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Call of the Wild: Learn how to be a tour guide or driver

Being a tour guide is the best job in the world
Being paid to travel the globe is the ideal job. Driving around exotic places having amazing adventures while seeing the sights and meeting new people – what could be better?

However, don’t be fooled into thinking it’s an easy ride – being a tour guide or expedition driver goes hand-in-hand with huge responsibilities.

As an ambassador for your company, it will be down to you to ensure travellers and holidaymakers have a memorable trip – for the right reasons.

You’ll be able to easily build up a rapport with people and you’ll be expected to be able to grasp local knowledge quickly.

That said, if you’re lucky enough to land such an exciting role, be prepared to have a “once-in-a-lifetime adventure”.

Necessary Skills

So what skills do you need to ensure you make the grade?

Zoe Brooks, head of recruitment for operations at Tucan Travel, says: “More often than not our tour leaders will have significant experience travelling independently in non-English-speaking  countries. They will likely have had some experience of a group tour too, which really helps in understanding the dynamics of the tours we operate.

“They need to display a clear ability to think on their feet and employ a high level of common sense to deal with situations for which there is no guiding manual.”

 Most tour operators will advertise available positions and expect you to send in a CV and form – or apply online. Should you be lucky enough to be offered an interview, be ready to impress.

And, if you make it through that, many companies have intense training courses that last as long as two months, which you may have to fund yourself.

But the hard work will be worth it, says Claire Hanney, recruitment and operations supervisor with Contiki, describing being a tour guide as “the
best job in the world”.

“We are looking for people who relate well to others and who are enthusiastic, passionate, excellent communicators and professional,” she says.
“We interview a lot of people, and anyone who has those qualities, and has the right to work in the UK, is offered a place on our training trip.

“The trip goes for just over two months and they’ll learn how to be the best tour manager in the business.”To be a successful tour operator, you’ll need to be personable, but whether you get an interview doesn’t always come down to having an outgoing personality.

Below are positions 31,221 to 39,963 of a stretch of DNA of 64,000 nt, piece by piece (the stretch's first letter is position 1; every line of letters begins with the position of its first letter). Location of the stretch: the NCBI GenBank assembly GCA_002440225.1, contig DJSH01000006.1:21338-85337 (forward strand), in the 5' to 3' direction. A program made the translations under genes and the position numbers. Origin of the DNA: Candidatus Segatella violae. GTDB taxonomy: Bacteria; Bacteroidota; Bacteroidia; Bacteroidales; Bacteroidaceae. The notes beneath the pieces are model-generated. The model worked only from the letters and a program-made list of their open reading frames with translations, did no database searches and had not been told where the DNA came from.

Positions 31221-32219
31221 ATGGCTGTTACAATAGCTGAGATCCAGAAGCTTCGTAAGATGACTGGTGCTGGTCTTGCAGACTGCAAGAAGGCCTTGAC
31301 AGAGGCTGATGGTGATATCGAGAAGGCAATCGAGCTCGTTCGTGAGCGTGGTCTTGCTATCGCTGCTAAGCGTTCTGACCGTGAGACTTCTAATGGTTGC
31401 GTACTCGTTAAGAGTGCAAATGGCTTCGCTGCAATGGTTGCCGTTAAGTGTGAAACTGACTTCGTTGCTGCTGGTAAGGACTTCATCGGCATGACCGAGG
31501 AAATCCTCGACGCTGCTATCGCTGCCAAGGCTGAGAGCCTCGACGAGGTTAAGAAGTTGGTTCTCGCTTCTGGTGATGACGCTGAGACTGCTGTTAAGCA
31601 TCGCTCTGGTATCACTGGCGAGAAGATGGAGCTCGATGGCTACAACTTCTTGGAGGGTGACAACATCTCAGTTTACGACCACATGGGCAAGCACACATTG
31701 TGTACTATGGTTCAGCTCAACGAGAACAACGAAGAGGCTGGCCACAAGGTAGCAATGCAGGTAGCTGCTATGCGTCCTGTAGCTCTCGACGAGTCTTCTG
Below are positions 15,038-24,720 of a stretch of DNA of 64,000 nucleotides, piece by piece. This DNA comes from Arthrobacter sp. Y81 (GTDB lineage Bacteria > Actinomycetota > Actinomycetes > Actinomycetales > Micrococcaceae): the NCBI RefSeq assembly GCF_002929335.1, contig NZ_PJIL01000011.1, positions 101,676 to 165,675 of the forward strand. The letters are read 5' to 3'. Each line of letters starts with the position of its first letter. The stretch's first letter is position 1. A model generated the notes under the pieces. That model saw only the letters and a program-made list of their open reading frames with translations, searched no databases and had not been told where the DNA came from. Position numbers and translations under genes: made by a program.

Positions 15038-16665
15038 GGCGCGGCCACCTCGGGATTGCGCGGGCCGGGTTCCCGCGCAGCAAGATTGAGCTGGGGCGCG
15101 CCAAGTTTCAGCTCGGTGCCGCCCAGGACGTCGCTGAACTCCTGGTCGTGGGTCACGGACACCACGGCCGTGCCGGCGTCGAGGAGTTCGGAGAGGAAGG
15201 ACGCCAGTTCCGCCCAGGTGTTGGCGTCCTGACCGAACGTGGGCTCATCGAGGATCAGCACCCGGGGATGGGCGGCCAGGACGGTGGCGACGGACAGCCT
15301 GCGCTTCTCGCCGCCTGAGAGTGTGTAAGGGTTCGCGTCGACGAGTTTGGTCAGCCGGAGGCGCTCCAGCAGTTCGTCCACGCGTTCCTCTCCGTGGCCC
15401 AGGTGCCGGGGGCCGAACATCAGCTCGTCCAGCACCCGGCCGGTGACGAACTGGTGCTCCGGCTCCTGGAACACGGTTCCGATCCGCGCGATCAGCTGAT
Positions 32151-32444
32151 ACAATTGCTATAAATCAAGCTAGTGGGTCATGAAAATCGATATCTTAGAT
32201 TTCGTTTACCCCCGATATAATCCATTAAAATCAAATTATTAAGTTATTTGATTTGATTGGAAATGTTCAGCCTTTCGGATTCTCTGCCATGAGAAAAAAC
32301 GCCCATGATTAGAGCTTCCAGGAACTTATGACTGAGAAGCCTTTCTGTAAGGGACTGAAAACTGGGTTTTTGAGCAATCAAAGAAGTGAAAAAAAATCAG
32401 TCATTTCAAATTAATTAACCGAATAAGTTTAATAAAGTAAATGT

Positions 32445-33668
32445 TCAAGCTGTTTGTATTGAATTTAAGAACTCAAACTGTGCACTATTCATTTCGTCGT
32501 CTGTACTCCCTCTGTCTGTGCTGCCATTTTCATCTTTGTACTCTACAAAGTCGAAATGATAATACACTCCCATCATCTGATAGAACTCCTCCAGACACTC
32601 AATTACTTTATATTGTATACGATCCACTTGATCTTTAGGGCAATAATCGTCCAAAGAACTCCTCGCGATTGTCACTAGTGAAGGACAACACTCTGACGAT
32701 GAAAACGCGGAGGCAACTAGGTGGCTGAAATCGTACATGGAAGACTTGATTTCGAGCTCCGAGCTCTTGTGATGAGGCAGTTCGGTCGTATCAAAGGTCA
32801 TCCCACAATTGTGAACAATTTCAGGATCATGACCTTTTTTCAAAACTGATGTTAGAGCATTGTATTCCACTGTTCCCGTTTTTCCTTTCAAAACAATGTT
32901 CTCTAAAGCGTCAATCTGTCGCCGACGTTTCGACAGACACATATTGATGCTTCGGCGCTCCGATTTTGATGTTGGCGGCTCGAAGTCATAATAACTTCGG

Tiggy Nathan, recruitment manager, and Monique DeHaan, crew manager, from Topdeck, say they look for a number of traits when recruiting.

“We need to make sure they fit in with the Topdeck culture and they must want to provide the experience everyone in the company wants to provide,” they say. “They must be at the right time in their lives – no ties, as we look for total commitment.

“They will want to share the experience of travelling with people of a similar age and they must be interested in Europe.”

Pru Goudie, PR & business development at On The Go Tours, says, in terms of tour guides, they employ locally within the countries they operate, however, they do recruit Westerners for office roles.

“There are opportunities for Westerners to work in the countries we visit but they would more likely be in an office environment which is a great experience as they get to really live the culture and mix on a daily basis with the locals,” she says. “It’s a fantastic way to see a different country and live the lifestyle and immerse yourself in a foreign culture in a way that many tourist wouldn’t have the opportunity to do.”

What it's really like
Todd Sinclair
Age: 39
From: Canada, living in London
Job: Worked as a tour leader for Tucan Travel for nearly two years

What countries did you visit?
I travelled throughout South and Central America.

What’s your best memory?
So many! A lot of it comes down to the people
you meet. In terms of places, the World’s Most Dangerous Road in Bolivia was pretty spectacular.

And your worst?
It’s usually when things are out of your control . I was once stuck due to protests and road blocks, but, as a tour leader, it’s up to you to get your group to the next stop.

Advice to wannabe tour leaders?
You need leadership and organisational skills. You have to prove that you will be able to keep the show on the road. Pull those things out of your background. You also need to be a real people person.

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